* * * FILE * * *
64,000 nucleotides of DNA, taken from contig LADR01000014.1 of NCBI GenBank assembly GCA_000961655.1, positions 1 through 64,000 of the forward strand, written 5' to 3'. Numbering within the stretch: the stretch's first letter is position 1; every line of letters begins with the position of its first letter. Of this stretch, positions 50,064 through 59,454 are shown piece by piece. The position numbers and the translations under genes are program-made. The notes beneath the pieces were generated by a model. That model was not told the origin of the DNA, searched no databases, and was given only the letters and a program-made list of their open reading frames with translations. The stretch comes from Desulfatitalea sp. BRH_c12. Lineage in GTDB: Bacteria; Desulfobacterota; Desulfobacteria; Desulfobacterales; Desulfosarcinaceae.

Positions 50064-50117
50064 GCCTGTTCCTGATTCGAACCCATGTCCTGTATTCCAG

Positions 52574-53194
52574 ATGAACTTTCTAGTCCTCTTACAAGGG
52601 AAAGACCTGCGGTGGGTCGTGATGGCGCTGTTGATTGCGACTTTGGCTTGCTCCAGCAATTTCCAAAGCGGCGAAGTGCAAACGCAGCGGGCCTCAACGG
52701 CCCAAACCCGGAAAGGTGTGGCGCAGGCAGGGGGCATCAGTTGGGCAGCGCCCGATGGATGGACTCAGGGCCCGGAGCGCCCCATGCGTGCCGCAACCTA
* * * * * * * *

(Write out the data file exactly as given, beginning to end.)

64,000 nucleotides of DNA, taken from contig LADR01000014.1 of NCBI GenBank assembly GCA_000961655.1, positions 1 through 64,000 of the forward strand, written 5' to 3'. Numbering within the stretch: the stretch's first letter is position 1; every line of letters begins with the position of its first letter. Of this stretch, positions 50,064 through 59,454 are shown piece by piece. The position numbers and the translations under genes are program-made. The notes beneath the pieces were generated by a model. That model was not told the origin of the DNA, searched no databases, and was given only the letters and a program-made list of their open reading frames with translations. The stretch comes from Desulfatitalea sp. BRH_c12. Lineage in GTDB: Bacteria; Desulfobacterota; Desulfobacteria; Desulfobacterales; Desulfosarcinaceae.

Positions 50064-50117
50064 GCCTGTTCCTGATTCGAACCCATGTCCTGTATTCCAG

Positions 52574-53194
52574 ATGAACTTTCTAGTCCTCTTACAAGGG
52601 AAAGACCTGCGGTGGGTCGTGATGGCGCTGTTGATTGCGACTTTGGCTTGCTCCAGCAATTTCCAAAGCGGCGAAGTGCAAACGCAGCGGGCCTCAACGG
52701 CCCAAACCCGGAAAGGTGTGGCGCAGGCAGGGGGCATCAGTTGGGCAGCGCCCGATGGATGGACTCAGGGCCCGGAGCGCCCCATGCGTGCCGCAACCTA